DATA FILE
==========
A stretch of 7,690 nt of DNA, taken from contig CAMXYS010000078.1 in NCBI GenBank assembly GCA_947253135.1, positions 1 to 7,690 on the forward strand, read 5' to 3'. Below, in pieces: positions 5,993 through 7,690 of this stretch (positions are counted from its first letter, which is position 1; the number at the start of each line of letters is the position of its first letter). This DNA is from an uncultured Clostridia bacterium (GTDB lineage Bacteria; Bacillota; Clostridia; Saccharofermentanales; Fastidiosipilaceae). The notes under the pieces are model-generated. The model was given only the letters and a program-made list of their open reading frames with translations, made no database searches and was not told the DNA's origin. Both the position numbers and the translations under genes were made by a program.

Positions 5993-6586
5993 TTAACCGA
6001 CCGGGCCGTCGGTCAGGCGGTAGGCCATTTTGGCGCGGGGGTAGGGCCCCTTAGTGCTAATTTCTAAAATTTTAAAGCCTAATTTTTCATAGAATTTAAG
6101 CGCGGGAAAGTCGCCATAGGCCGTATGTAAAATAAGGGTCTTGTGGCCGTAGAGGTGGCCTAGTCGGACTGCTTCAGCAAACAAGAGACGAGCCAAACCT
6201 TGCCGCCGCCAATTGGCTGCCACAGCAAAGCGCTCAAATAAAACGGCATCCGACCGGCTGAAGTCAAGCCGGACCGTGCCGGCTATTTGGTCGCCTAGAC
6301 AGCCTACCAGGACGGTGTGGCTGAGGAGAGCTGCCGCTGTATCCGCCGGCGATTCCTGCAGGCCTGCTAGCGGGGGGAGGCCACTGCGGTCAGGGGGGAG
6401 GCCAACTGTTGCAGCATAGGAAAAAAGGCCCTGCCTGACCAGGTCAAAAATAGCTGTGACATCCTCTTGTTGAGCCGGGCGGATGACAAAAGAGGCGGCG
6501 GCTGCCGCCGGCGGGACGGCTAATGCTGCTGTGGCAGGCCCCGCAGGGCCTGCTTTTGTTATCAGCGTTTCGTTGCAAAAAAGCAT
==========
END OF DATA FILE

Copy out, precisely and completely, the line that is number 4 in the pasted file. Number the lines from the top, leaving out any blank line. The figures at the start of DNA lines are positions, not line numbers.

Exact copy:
6001 CCGGGCCGTCGGTCAGGCGGTAGGCCATTTTGGCGCGGGGGTAGGGCCCCTTAGTGCTAATTTCTAAAATTTTAAAGCCTAATTTTTCATAGAATTTAAG